As the day progressed and temperature rose, the trail softened, mud appeared and ice went away where the sun could reach. The views just kept amazing me over the lake and through the barren trees where the sun blazed through. My 2nd lap was only 1min slower than the first and the 3rd loop was my slowest of the day. That was miles 15-ish to 23-ish. I definitely took more walking breaks during that loop and lost some time...probably a solid 15min. After finishing my 3rd loop with only 1 to go, my calculations told me that a sub-6hr finish was certainly within reach. Leaving home that morning, I told my wife I'd probably finished between 2pm and 3pm (6 to 7hr finish) so finishing under 6 sounded awesome to me. I only needed to maintain the pace I had going. Well, during the final loop I came alive again and ran harder and challenged the hills with a renewed vigor. My overall finishing time would've been probably 5min faster or more had I not slowed to a walk to talk to people but honestly, WHO CARES?! I enjoyed the conversation and the last one was with a man hiking on the trail by himself. It was just after that last water crossing. He had once weighed 320 pounds and was probably in his late 50s. He now weighs 250 pounds and is looking for another 20 pounds to shed. Taller than me (I'm 6'2"), is a big guy but he's out there...doing it...walking through freezing water and into a shoe-sucking mud pit, he's doing it. After talking and walking briskly for about 5min, I told him I've got to get moving and finish this, I saw a runner up ahead and definitely had it in me to track her down but that conversation made me lose sight of her. Still though, no big deal! It turns out I knew that runner and today's her birthday so I'm very happy that I didn't chase her, it was her best-ever 50K finish as she totally destroyed her personal record.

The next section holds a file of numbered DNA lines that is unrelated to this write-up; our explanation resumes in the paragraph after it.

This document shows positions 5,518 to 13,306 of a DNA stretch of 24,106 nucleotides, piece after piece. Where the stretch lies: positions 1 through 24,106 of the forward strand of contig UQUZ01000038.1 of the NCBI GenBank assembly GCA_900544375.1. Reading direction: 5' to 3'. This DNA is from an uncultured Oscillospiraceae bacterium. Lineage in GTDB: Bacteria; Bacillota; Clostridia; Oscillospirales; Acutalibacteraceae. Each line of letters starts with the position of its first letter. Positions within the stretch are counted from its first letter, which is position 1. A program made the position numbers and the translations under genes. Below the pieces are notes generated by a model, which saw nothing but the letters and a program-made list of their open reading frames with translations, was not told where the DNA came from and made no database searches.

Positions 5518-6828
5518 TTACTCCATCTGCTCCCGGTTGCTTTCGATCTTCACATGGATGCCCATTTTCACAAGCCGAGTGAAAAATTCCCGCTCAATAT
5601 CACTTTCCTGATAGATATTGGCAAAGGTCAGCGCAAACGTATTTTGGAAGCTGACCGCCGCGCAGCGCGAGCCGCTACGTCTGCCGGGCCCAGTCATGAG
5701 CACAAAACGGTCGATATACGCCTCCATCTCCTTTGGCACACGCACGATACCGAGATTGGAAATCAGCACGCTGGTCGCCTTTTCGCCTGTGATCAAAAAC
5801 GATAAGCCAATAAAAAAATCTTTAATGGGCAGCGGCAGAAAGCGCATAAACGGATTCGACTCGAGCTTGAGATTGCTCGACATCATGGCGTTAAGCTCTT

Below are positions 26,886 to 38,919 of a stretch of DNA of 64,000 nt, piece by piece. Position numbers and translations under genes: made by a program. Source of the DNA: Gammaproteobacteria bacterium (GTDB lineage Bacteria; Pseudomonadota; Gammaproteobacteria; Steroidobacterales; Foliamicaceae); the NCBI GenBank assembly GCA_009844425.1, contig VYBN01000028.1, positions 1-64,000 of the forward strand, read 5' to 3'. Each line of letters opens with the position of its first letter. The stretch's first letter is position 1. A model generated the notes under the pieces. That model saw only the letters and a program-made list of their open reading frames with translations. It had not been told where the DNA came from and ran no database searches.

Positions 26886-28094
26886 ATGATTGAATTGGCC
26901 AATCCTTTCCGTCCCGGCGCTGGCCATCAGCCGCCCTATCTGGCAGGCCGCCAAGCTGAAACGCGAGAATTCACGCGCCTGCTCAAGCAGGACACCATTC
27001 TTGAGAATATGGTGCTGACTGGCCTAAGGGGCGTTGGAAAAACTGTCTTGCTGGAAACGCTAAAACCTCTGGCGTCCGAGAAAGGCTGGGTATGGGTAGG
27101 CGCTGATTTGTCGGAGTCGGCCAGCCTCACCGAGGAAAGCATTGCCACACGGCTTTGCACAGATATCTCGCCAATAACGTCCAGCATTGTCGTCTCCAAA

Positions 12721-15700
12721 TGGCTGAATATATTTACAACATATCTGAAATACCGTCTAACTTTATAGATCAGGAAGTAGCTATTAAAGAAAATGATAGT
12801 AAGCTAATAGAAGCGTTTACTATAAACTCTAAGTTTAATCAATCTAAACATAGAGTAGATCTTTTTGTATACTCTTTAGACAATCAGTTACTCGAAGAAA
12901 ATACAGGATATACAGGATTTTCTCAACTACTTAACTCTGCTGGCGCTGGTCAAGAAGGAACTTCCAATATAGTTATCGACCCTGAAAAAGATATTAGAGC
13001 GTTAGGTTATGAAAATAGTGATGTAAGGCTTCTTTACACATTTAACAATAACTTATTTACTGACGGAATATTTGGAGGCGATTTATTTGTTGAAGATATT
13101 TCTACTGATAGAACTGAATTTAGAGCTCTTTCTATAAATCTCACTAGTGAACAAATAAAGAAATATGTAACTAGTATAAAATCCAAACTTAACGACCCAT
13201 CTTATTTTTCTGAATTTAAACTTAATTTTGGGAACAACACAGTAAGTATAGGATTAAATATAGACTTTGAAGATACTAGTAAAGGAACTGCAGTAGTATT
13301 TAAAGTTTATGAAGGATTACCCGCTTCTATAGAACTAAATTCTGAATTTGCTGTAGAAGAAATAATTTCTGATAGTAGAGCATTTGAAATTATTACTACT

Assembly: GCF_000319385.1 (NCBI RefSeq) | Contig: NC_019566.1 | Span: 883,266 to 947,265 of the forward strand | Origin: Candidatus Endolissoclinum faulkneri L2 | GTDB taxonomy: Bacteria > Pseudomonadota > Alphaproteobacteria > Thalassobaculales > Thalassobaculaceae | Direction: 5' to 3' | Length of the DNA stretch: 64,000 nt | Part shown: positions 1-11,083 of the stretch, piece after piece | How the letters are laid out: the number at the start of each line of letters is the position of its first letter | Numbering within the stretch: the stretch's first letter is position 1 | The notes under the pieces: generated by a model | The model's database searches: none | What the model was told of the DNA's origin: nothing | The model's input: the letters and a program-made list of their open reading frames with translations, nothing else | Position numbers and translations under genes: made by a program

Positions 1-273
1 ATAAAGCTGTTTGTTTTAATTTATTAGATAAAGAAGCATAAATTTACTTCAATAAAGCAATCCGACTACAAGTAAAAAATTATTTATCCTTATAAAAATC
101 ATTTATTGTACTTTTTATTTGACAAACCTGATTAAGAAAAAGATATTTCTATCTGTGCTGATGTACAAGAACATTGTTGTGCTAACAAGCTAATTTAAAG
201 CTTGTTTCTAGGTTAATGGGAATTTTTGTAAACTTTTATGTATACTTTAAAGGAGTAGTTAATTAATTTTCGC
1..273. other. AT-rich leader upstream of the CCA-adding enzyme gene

In the end, I crossed the line in 5hrs, 52min, 44sec...good enough for 26th out of 48 50K finishers. Later as I compared past times of other 50Ks, that was still my fastest 50K since April 2009. VERY HAPPY with that! Here's me at the finish and thanks again to Dr. George T for capturing the photo:
20th ultra-marathon finish: 5hrs, 52min, 44sec
Post-race, the cabin was buzzing. A local craft-brewery (Lagerheads) from Medina was sampling for free, massages were being given and "dinner" was being served...spaghetti and meatballs. Oh yea...Reese's Peanut Butter Cups on the picnic tables. More and more conversations with fellow runners and the organizers of the race followed but eventually, it was time to get on home and the enjoy the rest of the day. Physically, I felt great. Tired, but great. No blisters, no chafing anywhere (thank goodness) and I certainly had more miles in me. I was very happy and thankful for the run. I have to publicly thank Shannon, Roy, and Hugh for a phenomenal job. There is not one shred of a complaint I could possibly muster up. Your race was perfect in every way. From the non-running things like what the race supports to the course marking to the logistics perfectly executed to the post-race. Everything was spot on. You should all be very happy. You can count me in for future installments of this race, no doubt. THANK YOU! Thank you also to the countless volunteers. Without them, it simply couldn't happen, especially out at the remote aid station..freezing in the shade. Thank you all so much!

Run Happy, friends.

1 comment:

Kim said...

Nice race report, Nick. Good job.